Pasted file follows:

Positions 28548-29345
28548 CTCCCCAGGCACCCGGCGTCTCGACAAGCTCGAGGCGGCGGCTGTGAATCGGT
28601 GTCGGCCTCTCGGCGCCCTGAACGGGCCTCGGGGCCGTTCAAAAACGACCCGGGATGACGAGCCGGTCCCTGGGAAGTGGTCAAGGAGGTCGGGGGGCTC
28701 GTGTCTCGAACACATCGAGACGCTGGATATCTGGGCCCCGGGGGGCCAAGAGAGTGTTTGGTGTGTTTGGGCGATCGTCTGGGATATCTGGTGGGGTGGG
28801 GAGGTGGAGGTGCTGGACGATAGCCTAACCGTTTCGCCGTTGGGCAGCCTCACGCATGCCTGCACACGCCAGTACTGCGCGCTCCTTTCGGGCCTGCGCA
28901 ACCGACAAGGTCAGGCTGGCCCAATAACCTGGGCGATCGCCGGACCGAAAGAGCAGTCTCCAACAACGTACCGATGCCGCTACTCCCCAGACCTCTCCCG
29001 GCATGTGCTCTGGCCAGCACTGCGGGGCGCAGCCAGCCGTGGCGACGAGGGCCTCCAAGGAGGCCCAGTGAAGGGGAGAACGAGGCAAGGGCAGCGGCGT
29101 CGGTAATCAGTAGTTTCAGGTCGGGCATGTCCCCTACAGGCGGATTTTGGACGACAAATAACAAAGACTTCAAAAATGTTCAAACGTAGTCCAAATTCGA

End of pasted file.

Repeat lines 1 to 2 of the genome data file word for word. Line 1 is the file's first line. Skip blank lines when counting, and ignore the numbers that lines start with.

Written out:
Positions 28548-29345
28548 CTCCCCAGGCACCCGGCGTCTCGACAAGCTCGAGGCGGCGGCTGTGAATCGGT